It stems from the fact that cats are frequent eaters and were designed to eat small meals throughout the day and night. It is the most natural way for them to sustain themselves and, in the wild, cats eat approximately 20-40 calories at a time (the size of a small rodent or bird) and hunt and catch prey about 5-10 times a day. While our indoor kitties no longer hunt, they still need to eat small portions throughout the day and night in order to maintain their natural metabolism.

How often are you feeding your kitty? Is there a reason you don’t leave food out for her during the night? Have you thought about purchasing a timed feeder so that she can be fed while you sleep? This will help her from waking you up seeking food instead.

Another solution is to set out food puzzle toys, nightly, around the house or put small amounts of food on paper plates and strategically place them in different rooms for her to hunt while you sleep. That will keep her busy both mentally and physically, as well as, satisfy her hunger.

Fortunately, this is an easy fix. If you want to keep her from waking you up every night, simply find easy ways to give her the food she is seeking. Make sure you decrease the portions you are feeding during the day so that you aren’t adding calories, but rather increasing the frequency of mealtimes instead.

Good luck and we hope you start getting a better night’s sleep soon.

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Cat refuses to eat wet food

Liz Lucero

I’ve heard that a diet of strictly dry food is not always the best diet for a cat. My torti is about six years old ( she’s a rescue so I don’t know for sure) and the only thing she will eat is dry food. She refuses to eat canned food, raw food, or people food. Right now she’s a good weight for her size – 10 pounds. Because she’s relatively young is eating only dry food for the rest of her life something I should be concerned about? – Liz Lucero

Hi Liz,

We hear about dry food addicts all the time and it is indeed an unfortunate problem many owners face. You are right that a dry food diet is not ideal or the best diet for cats but, at the end of the day, cats choose what they will eat whether we like it or not. Don’t ever think that you can starve, trick, or force a cat into a new diet. Not only won’t that work, but it can cause severe medical issues like fatty liver syndrome. Bottom line – it is more important that a cat eat than what it eats.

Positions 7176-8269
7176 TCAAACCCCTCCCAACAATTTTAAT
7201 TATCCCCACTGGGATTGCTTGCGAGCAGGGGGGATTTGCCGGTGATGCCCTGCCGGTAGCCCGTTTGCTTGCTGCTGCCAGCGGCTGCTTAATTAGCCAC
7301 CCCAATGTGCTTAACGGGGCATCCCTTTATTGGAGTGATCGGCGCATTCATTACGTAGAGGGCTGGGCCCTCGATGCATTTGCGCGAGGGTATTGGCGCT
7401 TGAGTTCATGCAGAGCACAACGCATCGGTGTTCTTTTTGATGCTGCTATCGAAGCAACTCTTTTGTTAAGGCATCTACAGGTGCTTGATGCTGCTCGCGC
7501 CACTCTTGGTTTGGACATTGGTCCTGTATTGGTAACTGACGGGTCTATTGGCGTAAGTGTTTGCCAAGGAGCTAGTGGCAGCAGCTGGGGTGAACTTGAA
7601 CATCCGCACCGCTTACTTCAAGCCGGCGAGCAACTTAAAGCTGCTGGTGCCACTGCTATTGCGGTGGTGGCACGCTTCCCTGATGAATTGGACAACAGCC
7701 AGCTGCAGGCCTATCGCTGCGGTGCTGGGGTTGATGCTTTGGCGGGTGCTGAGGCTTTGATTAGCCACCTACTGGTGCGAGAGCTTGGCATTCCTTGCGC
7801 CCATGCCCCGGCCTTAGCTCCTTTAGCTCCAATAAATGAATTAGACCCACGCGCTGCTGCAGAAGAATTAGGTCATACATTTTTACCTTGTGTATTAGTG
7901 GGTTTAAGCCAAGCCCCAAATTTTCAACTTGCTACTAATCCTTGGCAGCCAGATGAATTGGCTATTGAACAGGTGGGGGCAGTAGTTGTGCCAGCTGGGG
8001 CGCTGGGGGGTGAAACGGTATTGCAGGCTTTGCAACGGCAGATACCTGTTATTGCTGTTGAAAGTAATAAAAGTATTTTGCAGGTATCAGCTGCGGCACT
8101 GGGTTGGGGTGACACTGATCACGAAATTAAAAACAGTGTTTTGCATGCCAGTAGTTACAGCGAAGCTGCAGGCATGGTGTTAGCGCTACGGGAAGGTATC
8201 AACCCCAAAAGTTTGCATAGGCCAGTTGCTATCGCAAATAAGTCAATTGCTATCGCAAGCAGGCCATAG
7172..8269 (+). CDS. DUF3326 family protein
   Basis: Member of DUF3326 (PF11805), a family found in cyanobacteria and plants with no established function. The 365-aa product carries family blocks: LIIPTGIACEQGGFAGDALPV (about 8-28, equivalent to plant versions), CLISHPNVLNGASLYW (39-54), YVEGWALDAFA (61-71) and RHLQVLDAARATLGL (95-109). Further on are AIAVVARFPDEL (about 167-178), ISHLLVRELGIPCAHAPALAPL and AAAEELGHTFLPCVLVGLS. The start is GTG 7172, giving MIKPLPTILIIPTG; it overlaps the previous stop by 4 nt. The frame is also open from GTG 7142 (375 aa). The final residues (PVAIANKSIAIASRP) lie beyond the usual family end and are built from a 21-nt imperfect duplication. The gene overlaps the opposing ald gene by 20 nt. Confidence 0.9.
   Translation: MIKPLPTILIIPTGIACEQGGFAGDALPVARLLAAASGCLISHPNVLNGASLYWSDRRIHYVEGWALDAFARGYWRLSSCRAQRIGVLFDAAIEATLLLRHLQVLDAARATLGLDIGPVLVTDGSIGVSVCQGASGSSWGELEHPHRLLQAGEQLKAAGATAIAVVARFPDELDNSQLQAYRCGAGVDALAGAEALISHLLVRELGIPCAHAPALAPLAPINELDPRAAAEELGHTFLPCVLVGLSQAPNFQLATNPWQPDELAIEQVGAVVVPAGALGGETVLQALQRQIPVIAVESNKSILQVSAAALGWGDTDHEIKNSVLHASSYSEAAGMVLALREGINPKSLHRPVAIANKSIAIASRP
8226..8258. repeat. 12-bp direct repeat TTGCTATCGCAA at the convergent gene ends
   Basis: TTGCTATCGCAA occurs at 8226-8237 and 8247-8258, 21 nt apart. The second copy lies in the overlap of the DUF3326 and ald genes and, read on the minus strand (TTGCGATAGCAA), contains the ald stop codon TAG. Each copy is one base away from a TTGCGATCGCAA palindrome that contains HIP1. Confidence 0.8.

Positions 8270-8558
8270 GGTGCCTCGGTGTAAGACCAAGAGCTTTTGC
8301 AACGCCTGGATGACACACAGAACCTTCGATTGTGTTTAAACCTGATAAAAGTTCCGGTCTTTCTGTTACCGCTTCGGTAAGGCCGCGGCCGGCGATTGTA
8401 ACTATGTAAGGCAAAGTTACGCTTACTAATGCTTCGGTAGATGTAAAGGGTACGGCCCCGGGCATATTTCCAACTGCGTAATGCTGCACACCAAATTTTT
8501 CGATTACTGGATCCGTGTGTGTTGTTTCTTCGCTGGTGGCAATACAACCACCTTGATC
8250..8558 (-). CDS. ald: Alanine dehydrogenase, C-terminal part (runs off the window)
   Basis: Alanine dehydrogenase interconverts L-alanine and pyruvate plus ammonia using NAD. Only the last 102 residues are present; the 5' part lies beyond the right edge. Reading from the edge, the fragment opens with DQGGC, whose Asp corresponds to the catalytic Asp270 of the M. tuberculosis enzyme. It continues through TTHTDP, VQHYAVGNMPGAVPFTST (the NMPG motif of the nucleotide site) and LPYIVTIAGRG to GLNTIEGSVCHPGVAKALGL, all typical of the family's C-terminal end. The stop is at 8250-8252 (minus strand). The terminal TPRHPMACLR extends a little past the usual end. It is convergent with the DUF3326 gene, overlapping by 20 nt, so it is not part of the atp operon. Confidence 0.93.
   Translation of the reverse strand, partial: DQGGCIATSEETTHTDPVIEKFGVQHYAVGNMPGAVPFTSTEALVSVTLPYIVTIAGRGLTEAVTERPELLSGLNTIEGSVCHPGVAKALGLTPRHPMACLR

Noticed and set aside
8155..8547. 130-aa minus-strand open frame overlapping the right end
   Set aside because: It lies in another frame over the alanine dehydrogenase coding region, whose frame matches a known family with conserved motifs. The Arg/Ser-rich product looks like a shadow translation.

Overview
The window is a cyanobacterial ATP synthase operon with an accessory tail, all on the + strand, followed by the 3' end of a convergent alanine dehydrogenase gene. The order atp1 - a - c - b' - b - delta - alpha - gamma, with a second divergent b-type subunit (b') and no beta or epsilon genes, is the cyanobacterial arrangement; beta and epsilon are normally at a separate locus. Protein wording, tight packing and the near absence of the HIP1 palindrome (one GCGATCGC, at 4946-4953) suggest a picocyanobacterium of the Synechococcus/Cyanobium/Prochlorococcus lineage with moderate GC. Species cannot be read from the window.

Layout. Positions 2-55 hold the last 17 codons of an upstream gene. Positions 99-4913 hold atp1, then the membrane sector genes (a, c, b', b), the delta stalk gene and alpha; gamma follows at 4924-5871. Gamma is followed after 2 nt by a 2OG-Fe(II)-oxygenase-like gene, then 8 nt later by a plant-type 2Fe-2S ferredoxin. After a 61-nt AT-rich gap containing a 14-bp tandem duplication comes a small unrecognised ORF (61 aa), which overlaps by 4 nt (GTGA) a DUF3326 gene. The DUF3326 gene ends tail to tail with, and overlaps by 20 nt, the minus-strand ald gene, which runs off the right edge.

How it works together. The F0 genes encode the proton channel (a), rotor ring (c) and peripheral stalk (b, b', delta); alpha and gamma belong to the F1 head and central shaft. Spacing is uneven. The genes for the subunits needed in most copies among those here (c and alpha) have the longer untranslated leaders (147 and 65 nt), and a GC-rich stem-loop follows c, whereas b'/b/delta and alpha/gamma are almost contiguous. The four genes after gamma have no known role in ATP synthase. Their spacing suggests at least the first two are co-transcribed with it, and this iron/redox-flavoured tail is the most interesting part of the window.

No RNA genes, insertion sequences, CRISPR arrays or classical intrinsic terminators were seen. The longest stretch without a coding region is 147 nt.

However, that does not mean as an owner you can’t keep trying to convince your cat otherwise. They are creatures of habit and one of the best ways to transition a cat to a new diet is by placing a small amount of the desired food on their plate at every meal. Over time, this technique tends to habituate them into thinking the new food is no longer new, but rather part of their normal diet, and no longer something they need to be suspicious about trying. It can take anywhere from 30-60 days for this technique to work, but it is an effective way to get dry food addicts to eat other types of food.

There are many other techniques and resources to help owners transition their cats to wet or raw diets and I encourage you to look at them all. Since every cat and every household is different, find ones that resonate with you best and give them a try.

Don’t give up! It is pawsible to successfully transition your cat to a better diet but it almost always takes time, patience, and perseverance.  Give it your best effort and maybe your cat will surprise you. Wouldn’t that be wonderful?